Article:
Christopher Lehmann-Haupt

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Christopher Lehmann-Haupt (14 June 1934 – November 7, 2018) was a Scottish born American journalist, editor, critic and novelist.[1]


Lehmann-Haupt began as an editor for various New York City publishing houses, among them Holt, Rinehart and Winston and The Dial Press. In 1965, he moved to The New York Times Book Review, where he became an editor. In 1969, he was appointed senior Daily Book Reviewer for The New York Times, a position he held until 1995, when he became a regular daily book reviewer. From 1965 until 2000, he wrote more than 4,000 book reviews and articles, on subjects from trout fishing to Persian archaeology.

While editor of The New York Times Book Review, Lehmann-Haupt was known for being opposed to genre fiction. In 1980, when given a copy of Harlan Ellison's Shatterday for possible review, Lehmann-Haupt reportedly threw the book across the room and said, "Oh, it's that sci-fi crap."[2]

In April 2000, he assumed the job of chief obituary writer for The Times and wrote advance obituaries and occasional daily obituaries until his retirement on June 30, 2006. Obituaries bearing his byline continued to run in The New York Times as of April 2014.

From that time on he continued to write advance obituaries as a freelancer for The New York Times, and also taught writing at the Marymount College Writing Center and College of Mount Saint Vincent in Riverdale, the Bronx, New York. He also taught at Columbia University's Graduate School of Journalism. He was appointed the Editorial Director of Delphinium Books, a literary small press that publishes works of fiction.


Lehmann-Haupt was born on June 14, 1934 in Edinburgh, Scotland, the son of Leticia Jane Hargrave Grierson, a teacher and editor, and Hellmut Otto Emil Lehmann-Haupt, a graphic arts historian and bibliographer.[3] His father was German Jewish and his mother was Scottish.[1][4] Lehmann-Haupt was educated at the Ethical Culture Fieldston School, The Putney School, and Swarthmore College.[5] He did postgraduate work at the Yale School of Drama, from which he graduated in 1959 with a Master of Fine Arts degree in theater history and dramatic criticism.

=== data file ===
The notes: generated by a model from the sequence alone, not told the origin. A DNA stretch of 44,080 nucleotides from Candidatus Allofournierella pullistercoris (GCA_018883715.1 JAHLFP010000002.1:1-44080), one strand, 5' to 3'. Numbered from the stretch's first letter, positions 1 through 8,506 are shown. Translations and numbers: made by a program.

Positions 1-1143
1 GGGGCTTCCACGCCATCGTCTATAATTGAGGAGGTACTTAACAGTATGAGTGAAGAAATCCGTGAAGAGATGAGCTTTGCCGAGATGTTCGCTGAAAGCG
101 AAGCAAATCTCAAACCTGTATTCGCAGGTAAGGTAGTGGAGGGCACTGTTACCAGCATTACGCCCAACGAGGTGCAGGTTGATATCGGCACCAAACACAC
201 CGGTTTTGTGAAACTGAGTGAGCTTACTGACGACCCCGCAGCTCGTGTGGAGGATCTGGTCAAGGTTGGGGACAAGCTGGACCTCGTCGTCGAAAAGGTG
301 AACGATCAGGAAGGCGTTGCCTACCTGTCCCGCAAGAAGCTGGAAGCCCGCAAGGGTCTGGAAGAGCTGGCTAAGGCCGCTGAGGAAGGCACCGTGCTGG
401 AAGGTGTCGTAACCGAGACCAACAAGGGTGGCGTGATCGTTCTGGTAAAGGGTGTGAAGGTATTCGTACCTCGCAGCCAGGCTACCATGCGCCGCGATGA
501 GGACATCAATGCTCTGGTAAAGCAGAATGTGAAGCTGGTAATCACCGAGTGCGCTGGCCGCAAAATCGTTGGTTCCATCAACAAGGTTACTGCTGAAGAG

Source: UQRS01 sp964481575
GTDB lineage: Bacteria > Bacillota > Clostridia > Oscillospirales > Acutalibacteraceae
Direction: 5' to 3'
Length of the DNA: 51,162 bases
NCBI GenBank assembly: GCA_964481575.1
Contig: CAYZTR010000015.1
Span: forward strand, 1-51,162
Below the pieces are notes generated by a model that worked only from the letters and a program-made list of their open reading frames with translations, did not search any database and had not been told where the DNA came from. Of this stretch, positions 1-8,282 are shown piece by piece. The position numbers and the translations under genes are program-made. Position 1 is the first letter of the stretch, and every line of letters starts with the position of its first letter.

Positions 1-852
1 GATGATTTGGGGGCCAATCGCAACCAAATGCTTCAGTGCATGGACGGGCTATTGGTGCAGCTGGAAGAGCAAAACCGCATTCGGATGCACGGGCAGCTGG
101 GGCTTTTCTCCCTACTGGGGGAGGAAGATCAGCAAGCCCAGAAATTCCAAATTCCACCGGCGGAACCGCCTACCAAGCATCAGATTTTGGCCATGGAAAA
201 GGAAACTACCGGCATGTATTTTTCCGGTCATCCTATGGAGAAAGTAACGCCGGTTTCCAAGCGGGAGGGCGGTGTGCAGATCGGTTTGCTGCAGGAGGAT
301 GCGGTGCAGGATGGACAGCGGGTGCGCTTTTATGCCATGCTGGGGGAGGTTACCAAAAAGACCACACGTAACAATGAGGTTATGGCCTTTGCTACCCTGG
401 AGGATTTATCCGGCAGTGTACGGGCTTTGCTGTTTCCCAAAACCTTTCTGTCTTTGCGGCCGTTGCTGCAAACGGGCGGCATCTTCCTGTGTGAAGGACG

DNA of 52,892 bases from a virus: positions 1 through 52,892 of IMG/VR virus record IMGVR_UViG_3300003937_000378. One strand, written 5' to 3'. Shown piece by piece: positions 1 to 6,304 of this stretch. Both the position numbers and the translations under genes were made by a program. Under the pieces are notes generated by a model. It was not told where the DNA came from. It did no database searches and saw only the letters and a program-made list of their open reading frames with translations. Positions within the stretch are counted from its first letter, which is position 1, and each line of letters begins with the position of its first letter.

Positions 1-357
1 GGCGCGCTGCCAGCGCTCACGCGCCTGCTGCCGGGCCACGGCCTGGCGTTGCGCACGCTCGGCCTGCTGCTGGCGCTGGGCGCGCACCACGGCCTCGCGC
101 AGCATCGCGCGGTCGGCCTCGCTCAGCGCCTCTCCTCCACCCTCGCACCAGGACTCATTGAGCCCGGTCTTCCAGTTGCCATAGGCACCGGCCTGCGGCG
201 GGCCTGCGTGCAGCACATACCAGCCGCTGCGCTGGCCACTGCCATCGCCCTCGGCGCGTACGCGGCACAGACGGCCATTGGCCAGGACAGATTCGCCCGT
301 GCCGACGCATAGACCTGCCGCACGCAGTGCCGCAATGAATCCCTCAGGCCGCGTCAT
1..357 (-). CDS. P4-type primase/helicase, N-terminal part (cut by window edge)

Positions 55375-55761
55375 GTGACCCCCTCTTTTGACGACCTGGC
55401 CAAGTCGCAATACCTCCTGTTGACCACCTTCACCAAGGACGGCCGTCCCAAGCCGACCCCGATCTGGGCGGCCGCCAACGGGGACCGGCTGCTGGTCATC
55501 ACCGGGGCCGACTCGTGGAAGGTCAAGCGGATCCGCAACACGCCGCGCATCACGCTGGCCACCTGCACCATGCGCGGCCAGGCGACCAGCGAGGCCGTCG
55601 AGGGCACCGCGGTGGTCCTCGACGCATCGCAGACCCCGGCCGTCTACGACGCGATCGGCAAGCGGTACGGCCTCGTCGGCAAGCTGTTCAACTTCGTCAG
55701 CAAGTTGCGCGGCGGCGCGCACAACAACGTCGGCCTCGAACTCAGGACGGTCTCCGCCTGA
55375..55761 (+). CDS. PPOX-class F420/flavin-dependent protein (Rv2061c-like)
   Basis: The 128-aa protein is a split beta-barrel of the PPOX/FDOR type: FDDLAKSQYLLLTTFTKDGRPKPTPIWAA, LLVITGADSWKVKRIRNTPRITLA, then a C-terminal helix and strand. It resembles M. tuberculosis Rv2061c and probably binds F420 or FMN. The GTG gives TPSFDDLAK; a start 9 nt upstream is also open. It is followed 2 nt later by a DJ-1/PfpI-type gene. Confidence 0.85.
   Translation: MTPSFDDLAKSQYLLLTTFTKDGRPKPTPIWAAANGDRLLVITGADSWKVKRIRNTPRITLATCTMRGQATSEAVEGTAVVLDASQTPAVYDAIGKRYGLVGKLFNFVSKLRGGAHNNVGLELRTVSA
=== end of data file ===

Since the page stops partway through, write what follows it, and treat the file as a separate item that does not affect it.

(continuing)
Along with several dozen then-prominent writers and political activists (including James Baldwin, Jules Feiffer, Norman Mailer, Susan Sontag and Gloria Steinem) he signed the Violence in Oakland essay, condemning police violence against Black Panther Party members in Oakland, California on April 6, 1968 (violence that included the killing of 17-year-old Bobby Hutton and the wounding of Eldridge Cleaver).

Lehmann-Haupt taught and lectured widely and penned articles on a variety of subjects, including fly fishing and bluegrass banjo-picking, two of his occasional avocations. His first book, Me and Joe DiMaggio: A Baseball Fan Goes in Search of His Gods, was published in 1986 by Simon & Schuster. His first novel, A Crooked Man, was published by Simon & Schuster in 1995. His second novel, The Mad Cook of Pymatuning was published by Simon & Schuster in the fall of 2005. At the time of his death Lehmann-Haupt was at work on a memoir of a year he spent living in Berlin from 1947 until 1948.

Lehmann-Haupt lived with his wife, the writer Natalie Robins, in the Riverdale section of The Bronx.[6]


  1. ^ a b "Christopher Lehmann-Haupt, Long-Serving Times Book Critic, Dies at 84". The New York Times. Retrieved November 8, 2018.
  2. ^ A Lit Fuse: The Provocative Life of Harlan Ellison by Nat Segaloff, NESFA Press, 2017, page 132.
  3. ^
  4. ^ [1]
  5. ^[dead link]
  6. ^ Novelist Christopher Lehmann-Haupt to Read at Mount Saint Vincent Archived August 31, 2006, at the Wayback Machine., College of Mount Saint Vincent press release dated September 2, 2005. Accessed May 4, 2008. "A former senior daily book reviewer for The New York Times, Lehmann-Haupt resides in Riverdale with his wife, writer Natalie Robins."

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